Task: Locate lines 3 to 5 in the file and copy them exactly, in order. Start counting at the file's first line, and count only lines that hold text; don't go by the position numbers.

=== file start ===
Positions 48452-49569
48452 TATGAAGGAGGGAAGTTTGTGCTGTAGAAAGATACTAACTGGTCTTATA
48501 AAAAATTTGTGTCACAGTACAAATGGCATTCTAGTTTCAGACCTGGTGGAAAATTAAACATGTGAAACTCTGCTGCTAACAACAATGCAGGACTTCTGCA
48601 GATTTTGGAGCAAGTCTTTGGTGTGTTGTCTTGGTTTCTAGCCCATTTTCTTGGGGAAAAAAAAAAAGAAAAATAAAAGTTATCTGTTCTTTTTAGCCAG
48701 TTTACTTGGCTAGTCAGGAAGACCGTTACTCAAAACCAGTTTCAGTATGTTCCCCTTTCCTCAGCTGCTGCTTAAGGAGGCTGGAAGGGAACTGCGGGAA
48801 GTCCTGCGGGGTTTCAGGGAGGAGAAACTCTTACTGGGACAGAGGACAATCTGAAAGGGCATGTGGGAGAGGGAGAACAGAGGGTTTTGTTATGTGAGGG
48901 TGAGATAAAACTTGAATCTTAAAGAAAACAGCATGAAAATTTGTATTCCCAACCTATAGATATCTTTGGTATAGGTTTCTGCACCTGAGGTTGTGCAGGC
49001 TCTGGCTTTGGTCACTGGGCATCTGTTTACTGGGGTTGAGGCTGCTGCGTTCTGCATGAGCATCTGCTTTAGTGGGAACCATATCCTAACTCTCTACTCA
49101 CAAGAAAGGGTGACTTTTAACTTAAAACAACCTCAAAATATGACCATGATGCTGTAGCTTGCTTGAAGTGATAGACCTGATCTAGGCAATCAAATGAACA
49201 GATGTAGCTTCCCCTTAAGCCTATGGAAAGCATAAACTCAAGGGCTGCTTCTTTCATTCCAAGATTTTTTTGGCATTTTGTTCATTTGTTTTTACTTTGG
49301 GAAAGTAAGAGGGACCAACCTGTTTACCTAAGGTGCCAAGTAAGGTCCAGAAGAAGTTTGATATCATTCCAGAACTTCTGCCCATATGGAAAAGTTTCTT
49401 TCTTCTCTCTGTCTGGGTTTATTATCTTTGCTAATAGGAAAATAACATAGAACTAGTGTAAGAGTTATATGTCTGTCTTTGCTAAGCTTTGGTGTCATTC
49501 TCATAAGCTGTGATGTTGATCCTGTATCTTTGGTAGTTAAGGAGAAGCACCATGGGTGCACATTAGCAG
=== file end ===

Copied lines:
48501 AAAAATTTGTGTCACAGTACAAATGGCATTCTAGTTTCAGACCTGGTGGAAAATTAAACATGTGAAACTCTGCTGCTAACAACAATGCAGGACTTCTGCA
48601 GATTTTGGAGCAAGTCTTTGGTGTGTTGTCTTGGTTTCTAGCCCATTTTCTTGGGGAAAAAAAAAAAGAAAAATAAAAGTTATCTGTTCTTTTTAGCCAG
48701 TTTACTTGGCTAGTCAGGAAGACCGTTACTCAAAACCAGTTTCAGTATGTTCCCCTTTCCTCAGCTGCTGCTTAAGGAGGCTGGAAGGGAACTGCGGGAA